tasks. Our research hereby combines modern probabilistic data
descriptions, modern computer technology and insights from the
neurosciences. We contribute to the improvement of current methods for
computer hearing, pattern recognition and computer vision as well as to
the understanding of biological and artificial intelligence. Research
will be conducted in close collaboration with leading international and
national research labs. Our research field can be considered as part of
the Data Sciences, Computational Sciences, or Big Data approaches (to
name some terms recently used in the media).
Salary levels of the positions are based on the TV-L scale of the German
public sector (Öffentlicher Dienst). After the deduction of health
insurance, pension tax and other taxes, the salary for the PhD positions
amounts to approximately 1600 EUR per month, and to about 2000 EUR per
month for the (postdoctoral) Research Associate Position. Depending on
the experience of the candidates, the salary can be higher. But please
note that the only definite sources for all information on the positions
including salary, job description and application/selection procedure
are the central websites of the University of Oldenburg.
For the PhD positions see:
For the postdoc position see:
Depending on the skills and interests of the candidates, the research
focus will be on the development of new probabilistic learning
algorithms and/or their applications to high-dimensional sensory data.
Projects can emphasize basic research for general purpose learning and
pattern recognition, or applications of algorithms to specific tasks.
Candidates for the PhD positions have to hold a Master degree in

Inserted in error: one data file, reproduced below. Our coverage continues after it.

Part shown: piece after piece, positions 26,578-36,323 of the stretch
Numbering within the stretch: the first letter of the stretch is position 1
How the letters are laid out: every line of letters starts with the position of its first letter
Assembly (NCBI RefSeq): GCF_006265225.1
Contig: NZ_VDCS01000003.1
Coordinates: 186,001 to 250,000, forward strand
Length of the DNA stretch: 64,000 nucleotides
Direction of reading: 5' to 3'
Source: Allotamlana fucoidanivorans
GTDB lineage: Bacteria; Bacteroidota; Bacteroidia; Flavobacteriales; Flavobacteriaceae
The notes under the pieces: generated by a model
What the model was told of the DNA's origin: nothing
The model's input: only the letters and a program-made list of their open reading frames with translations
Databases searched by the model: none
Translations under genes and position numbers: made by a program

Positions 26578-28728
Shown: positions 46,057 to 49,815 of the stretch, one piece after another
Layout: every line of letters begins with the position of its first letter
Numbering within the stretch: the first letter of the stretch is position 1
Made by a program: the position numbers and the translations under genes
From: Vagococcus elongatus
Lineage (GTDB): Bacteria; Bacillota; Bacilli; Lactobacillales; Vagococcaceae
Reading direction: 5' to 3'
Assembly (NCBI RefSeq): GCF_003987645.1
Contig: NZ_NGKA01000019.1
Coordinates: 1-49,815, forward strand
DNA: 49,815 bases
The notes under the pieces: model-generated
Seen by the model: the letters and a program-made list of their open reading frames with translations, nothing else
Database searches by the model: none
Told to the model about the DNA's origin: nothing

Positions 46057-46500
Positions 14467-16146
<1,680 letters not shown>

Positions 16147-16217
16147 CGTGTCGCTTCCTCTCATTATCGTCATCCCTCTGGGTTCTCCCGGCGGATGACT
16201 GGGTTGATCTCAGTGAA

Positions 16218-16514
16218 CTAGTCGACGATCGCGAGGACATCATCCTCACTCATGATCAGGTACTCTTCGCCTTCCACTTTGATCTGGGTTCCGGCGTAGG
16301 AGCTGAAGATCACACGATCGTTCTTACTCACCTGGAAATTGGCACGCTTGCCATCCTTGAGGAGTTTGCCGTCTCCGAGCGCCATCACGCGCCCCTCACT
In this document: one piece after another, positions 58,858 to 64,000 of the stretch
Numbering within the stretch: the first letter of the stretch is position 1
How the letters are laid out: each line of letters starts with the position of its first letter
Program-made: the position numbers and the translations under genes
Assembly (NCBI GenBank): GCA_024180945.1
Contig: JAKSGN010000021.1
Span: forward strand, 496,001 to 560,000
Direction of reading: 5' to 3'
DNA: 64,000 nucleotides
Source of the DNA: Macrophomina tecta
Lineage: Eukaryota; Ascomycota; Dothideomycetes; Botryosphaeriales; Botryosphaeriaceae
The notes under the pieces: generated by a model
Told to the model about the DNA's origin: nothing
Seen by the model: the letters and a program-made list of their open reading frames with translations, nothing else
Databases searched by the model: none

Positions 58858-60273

Physics, Computer Science, Mathematics or a closely related subject (at
the latest at the time when the contract is signed).
Analytical/mathematical skills and programming skills (e.g. python,
matlab, C++) are required for all candidates. Experiences with Machine
Learning algorithms are desirable. Experiences with acoustic data, other
types of sensory data, and an interest in the neurosciences are a plus
but are not strictly required.
The candidates for the (postdoctoral) Research Associate position have
to hold a Master degree or (preferably) a PhD/Doctoral degree in
Physics, Computer Science, Mathematics or a closely related subject
(alternatively, a statement can be provided that a PhD/Doctoral degree
will be issued when the position is taken or shortly thereafter).
Analytical/mathematical skills, programming skills, and experience with
Machine Learning algorithms are required. Experiences with acoustic
data, other types of sensory data, and an interest in the neurosciences
are a plus but are not strictly required. The (postdoctoral) Research
Associate position is suitable for part-time work.
All positions can be filled immediately and are available for initially
two years with an option for extension.
The appointed researchers will be part of a very new working
environment. The research group is currently established through a
strategic investment into Machine Learning technology at Oldenburg. The